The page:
It comes after a Sudanese man attacked a number of people with a knife at a hotel in Glasgow on Friday injusring six before he was shot dead by police marksmen.

Organisations had been warning about the situation concerning temporary accommodation up to the day before the attack, it has been revealed.

Since lockdown was imposed many, who formerly lived in flats in the city, were moved into hotels closed because of the covid-19 restrictions.

Read more:

12 May 2020: TFN: 400 asylum seekers forced into shared accommodation despite lockdown

Charity demands answers from Home Office and Mears Group after death of Syrian refugee.

Campaigners are demanding answers after the death of a Syrian asylum seeker in a Scottish hotel.

Adnan Olbeh, who was 30, was found dead in his room at the 81-room McLays Guest House in Glasgow on Tuesday 5 May.

Mr Olbeh was one of around 400 refugees and asylum seekers who were relocated into vacant hotels from self-contained flats around the city by housing and social care provider Mears Group in the early weeks of the coronavirus lockdown.

Mears is said to have given asylum seekers just minutes notice of the move before taking them in groups of four or five to the hotels in vans, ignoring rules around social distancing.

Those in the hotels have told charities they now fear for their safety, with many staying in their rooms to avoid coming into close contact with others.

Meanwhile, their regular weekly allowance of £35.50 has been cut to zero, meaning they can no longer buy sanitary products, top up phones for essential calls, or use public transport to travel to food banks.

Read more:

20 November 2018: Independent Chief Inspector of Borders and Immigration: Chief Inspector publishes his report on the Home Office’s management of asylum accommodation provision

Inspectors examined resources, policies, processes and performance in respect of the provision, by the Home Office, of asylum accommodation.

The provision of asylum accommodation, in line with the Immigration and Asylum Act 1999, was examined by the National Audit Office in 2014 and by the Home Affairs Committee (HAC) in 2017. While I did not set out to re-examine every finding or recommendation made by the NAO or HAC, I took note of the Home Office’s responses to the latter in particular and looked to see what actions had been completed and what improvements had been made.

For several reasons, not least the difficulty of extracting evidence from the Home Office, this inspection proved more challenging than most. My report is likely to please no-one. It was clear from the Home Office’s response to the draft report that this topic touched a nerve. It considered my criticisms unfair and believed its efforts had not been fully recognised.

Meanwhile, I suspect that the many non-government organisations (NGOs) and other stakeholders engaged with asylum accommodation, and those living in it, will feel that the report has not gone far enough in challenging the standards of accommodation and support provided.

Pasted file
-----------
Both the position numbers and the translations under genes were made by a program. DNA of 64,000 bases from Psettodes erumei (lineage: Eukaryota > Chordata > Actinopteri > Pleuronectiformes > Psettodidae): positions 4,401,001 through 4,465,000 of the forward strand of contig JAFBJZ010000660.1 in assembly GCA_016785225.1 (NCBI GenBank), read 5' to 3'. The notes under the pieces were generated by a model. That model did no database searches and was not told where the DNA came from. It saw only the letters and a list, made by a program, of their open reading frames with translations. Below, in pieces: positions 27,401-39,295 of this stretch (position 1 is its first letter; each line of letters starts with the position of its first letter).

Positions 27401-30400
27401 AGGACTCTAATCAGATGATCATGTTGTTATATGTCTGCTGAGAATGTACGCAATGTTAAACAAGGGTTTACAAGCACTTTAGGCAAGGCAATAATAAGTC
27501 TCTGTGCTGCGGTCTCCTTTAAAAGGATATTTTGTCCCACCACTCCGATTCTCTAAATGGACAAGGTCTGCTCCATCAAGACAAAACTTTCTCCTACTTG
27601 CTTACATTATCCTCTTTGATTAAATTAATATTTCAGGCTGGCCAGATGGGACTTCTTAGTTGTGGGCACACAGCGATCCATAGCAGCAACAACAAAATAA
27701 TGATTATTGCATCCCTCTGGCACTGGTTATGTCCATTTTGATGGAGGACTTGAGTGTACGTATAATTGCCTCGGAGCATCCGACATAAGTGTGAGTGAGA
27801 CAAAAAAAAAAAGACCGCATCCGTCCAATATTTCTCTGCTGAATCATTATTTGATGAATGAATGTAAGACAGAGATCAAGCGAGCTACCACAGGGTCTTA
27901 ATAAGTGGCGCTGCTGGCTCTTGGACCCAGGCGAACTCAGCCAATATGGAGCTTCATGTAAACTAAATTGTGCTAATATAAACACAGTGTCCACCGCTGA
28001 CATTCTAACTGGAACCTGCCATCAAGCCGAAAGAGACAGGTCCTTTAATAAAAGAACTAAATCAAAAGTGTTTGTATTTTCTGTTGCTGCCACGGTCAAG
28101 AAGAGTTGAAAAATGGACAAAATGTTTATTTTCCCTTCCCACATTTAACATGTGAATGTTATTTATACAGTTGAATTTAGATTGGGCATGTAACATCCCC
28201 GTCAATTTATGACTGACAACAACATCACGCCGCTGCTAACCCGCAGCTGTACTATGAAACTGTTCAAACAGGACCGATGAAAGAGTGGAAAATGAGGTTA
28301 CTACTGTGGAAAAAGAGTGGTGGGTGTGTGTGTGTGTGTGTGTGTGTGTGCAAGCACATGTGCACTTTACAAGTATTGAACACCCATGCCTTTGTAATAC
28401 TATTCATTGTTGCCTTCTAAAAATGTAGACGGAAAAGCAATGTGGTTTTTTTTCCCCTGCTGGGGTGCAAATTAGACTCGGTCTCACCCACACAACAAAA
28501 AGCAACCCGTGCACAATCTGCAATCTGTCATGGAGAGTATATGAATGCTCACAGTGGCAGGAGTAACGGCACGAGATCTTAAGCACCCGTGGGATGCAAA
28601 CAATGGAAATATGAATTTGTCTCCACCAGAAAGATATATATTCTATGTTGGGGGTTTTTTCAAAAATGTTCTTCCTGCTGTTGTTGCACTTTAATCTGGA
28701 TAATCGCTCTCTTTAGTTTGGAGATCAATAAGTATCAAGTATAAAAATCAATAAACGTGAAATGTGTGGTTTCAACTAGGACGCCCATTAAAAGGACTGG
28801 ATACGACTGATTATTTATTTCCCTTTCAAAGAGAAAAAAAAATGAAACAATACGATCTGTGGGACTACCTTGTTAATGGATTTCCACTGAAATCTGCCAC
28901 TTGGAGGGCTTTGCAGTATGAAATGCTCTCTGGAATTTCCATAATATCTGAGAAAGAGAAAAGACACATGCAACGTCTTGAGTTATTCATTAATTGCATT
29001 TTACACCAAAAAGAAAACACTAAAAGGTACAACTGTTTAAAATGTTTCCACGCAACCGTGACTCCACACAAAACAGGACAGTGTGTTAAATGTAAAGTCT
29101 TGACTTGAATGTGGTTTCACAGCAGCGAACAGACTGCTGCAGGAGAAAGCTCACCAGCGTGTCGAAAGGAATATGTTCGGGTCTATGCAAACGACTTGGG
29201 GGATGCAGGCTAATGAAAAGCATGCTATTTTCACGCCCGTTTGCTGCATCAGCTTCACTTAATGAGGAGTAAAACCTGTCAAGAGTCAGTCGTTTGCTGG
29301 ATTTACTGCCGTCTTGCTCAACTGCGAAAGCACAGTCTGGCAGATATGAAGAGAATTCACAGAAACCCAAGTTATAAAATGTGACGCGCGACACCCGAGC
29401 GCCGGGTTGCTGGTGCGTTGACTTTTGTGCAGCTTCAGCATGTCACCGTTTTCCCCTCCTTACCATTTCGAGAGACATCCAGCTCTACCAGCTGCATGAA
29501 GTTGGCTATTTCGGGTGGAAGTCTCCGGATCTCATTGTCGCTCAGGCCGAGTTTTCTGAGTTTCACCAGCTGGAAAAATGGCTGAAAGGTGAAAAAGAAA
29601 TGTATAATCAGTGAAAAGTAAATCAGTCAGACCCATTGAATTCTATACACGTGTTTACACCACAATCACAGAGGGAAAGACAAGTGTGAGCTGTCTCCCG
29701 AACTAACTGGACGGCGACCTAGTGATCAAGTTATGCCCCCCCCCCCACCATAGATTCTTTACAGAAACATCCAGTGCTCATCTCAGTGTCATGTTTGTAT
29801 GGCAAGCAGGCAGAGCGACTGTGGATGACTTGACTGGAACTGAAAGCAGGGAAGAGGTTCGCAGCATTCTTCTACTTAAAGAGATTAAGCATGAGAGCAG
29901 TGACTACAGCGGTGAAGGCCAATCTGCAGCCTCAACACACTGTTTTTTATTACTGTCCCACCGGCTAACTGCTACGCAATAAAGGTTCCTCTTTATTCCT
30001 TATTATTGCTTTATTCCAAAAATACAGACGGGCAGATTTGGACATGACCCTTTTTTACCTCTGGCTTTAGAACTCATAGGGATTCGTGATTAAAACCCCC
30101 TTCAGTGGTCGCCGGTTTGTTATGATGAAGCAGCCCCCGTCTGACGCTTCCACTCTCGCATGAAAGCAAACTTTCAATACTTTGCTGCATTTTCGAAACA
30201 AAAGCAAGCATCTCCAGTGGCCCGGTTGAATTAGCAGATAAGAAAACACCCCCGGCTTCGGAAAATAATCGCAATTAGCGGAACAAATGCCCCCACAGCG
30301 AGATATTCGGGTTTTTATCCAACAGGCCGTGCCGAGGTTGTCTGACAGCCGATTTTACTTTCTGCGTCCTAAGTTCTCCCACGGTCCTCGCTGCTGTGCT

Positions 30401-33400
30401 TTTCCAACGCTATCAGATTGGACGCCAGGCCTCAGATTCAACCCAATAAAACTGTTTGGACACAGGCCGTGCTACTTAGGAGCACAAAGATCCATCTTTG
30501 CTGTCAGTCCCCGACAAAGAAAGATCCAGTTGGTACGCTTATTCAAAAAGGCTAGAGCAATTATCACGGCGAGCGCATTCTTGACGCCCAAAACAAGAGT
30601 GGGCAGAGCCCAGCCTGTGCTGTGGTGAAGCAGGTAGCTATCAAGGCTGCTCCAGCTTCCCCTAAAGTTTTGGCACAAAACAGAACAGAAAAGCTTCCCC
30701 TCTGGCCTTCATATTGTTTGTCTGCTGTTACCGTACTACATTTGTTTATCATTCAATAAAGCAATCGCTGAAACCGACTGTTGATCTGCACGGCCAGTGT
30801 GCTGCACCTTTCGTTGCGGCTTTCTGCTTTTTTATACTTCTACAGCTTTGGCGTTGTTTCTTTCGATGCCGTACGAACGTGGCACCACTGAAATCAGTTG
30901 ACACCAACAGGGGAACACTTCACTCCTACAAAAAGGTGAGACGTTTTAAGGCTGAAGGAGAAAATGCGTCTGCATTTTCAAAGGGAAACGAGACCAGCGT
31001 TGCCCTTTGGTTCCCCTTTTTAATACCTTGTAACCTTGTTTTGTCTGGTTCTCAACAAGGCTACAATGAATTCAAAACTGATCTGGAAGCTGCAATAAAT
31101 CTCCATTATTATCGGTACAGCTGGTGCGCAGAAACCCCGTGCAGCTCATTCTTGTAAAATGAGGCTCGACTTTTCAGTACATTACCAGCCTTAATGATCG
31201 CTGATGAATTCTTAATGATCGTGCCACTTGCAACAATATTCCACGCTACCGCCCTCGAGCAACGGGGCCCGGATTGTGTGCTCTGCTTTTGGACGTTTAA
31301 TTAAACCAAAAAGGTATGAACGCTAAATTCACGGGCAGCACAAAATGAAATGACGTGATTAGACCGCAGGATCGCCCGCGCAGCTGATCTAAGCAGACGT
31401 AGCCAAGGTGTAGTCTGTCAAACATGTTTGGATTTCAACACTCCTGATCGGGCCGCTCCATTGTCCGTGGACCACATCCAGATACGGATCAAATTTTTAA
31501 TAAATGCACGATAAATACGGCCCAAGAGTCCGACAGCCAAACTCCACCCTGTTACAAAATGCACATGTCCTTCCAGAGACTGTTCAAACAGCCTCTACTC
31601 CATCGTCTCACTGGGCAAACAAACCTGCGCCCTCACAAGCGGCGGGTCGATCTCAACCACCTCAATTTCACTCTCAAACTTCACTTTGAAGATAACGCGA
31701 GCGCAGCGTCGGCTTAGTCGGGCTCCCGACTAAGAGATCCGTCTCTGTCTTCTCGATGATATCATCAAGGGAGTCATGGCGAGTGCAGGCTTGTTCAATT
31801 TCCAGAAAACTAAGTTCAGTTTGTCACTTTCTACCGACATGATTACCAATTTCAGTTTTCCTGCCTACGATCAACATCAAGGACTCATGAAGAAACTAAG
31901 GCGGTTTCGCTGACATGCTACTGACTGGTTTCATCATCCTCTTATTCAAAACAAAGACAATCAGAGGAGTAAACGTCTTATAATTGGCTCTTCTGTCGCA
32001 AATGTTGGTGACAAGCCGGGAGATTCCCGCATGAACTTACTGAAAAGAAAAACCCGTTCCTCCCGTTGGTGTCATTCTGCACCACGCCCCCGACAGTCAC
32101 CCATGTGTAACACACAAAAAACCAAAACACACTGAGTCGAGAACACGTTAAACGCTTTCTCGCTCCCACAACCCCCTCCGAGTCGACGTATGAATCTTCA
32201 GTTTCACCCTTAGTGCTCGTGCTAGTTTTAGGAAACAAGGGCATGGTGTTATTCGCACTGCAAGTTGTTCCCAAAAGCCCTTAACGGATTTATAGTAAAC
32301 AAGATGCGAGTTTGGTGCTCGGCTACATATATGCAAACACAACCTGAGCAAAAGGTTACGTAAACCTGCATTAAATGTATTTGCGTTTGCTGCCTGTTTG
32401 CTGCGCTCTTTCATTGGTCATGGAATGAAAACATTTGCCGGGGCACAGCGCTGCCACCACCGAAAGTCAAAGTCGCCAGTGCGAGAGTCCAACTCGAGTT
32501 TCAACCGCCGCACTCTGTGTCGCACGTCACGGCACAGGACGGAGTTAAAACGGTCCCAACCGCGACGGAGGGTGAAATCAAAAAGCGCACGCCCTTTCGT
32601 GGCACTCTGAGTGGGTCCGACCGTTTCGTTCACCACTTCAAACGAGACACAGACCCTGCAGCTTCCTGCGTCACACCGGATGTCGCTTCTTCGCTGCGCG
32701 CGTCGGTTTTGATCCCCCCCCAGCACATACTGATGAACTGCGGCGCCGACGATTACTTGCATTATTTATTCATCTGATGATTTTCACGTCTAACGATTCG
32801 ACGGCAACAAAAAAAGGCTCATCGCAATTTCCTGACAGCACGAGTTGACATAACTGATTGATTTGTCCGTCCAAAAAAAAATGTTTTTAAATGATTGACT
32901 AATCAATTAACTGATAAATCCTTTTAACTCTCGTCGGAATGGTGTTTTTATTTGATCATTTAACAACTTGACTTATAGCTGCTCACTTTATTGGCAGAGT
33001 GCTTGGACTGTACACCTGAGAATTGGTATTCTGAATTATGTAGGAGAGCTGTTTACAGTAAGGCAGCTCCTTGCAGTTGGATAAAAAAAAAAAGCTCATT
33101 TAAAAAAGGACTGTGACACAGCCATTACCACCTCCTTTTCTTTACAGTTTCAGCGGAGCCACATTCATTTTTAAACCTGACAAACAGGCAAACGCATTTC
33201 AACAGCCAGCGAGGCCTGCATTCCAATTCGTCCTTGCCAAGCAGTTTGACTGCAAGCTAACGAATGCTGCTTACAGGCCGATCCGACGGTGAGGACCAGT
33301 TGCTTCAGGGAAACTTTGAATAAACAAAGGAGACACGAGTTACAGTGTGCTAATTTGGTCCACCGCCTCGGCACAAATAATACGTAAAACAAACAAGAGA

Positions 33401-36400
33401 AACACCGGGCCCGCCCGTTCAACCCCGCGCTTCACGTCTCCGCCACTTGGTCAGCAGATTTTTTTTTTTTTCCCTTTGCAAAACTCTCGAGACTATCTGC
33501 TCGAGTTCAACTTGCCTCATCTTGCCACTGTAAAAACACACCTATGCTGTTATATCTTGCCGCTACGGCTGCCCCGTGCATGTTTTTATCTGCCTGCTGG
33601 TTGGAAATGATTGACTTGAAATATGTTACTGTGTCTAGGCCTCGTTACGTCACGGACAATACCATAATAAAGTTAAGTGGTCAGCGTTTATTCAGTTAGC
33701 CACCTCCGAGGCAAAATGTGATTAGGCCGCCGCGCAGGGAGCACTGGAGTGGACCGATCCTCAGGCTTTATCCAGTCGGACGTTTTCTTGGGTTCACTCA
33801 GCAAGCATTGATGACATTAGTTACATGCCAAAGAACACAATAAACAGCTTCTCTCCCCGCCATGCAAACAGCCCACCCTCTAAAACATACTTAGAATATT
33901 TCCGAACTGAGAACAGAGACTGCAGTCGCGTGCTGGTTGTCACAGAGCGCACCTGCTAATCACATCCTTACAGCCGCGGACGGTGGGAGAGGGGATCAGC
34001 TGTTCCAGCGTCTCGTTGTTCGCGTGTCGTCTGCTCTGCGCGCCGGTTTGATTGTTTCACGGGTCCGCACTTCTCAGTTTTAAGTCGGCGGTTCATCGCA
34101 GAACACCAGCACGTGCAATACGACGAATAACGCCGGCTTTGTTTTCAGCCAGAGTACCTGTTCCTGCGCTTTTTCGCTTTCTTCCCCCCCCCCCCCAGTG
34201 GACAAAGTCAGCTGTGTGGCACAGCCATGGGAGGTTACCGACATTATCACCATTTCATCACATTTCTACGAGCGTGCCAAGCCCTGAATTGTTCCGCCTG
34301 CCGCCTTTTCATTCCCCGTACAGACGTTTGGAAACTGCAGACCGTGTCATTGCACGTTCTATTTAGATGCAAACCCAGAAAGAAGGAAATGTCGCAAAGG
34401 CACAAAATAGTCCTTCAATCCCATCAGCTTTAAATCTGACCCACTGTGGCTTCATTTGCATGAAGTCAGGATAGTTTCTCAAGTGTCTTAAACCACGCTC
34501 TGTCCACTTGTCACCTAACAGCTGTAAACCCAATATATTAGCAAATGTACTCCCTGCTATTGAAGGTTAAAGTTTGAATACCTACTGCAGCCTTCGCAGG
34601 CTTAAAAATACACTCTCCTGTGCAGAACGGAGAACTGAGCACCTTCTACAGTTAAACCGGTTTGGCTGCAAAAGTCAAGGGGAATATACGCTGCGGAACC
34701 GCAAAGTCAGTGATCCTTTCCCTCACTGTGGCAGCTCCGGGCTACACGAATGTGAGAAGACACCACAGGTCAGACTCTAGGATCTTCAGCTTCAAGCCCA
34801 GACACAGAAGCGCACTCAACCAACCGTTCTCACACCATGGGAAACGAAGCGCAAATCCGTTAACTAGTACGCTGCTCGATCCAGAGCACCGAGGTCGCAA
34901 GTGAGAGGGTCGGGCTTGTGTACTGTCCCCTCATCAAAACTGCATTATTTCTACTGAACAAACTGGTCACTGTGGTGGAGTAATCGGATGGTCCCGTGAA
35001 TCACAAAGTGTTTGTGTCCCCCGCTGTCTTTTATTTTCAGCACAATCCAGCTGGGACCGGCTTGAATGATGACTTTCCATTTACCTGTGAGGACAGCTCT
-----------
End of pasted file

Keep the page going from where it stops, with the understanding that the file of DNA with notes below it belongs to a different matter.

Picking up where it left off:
Discussions with the Home Office, the commercial providers, NGOs and asylum seekers about particular properties showed just how difficult it was to agree on what constituted “an acceptable standard” of accommodation, and how equally difficult it was for the parties to remain objective and to trust each other’s intentions and actions.

The overriding impression from this inspection was of many individuals – from the Home Office, the Providers, NGOs and voluntary groups, statutory services and local authorities – up and down the UK, working hard to do their best for those in asylum accommodation, but often with quite different perspectives and priorities.

The system will always rely on collaboration, but it is the Home Office that holds most of the keys – to easing demand on asylum accommodation through more efficient management of asylum claims; to standardising data capture and improving information flows; to ensuring policies and practices support and protect the most vulnerable; to driving a UK-wide dispersal strategy for asylum seekers and refugees that engages more local authorities.

For all its efforts, this inspection found the Home Office too accepting of the limitations of the current COMPASS contracts and how things are, and too optimistic that the work it has in hand and the new contracts would bring about improvements.

In reality, there is much more that it can and should be doing now, before September 2019 when the new contracts start. Otherwise, the same underlying issues with asylum accommodation are likely to persist, whatever benefits the new contracts may deliver.

I have made 9 recommendations, some of them time-sensitive. My report was sent to the Home Secretary on 9 July 2018. While it has accepted all of my recommendations, the Home Office’s formal response (published with this report) looks to underplay the evidence of poor accommodation standards. This is unhelpful when it comes to building trust.

David Bolt
Independent Chief Inspector of Borders and Immigration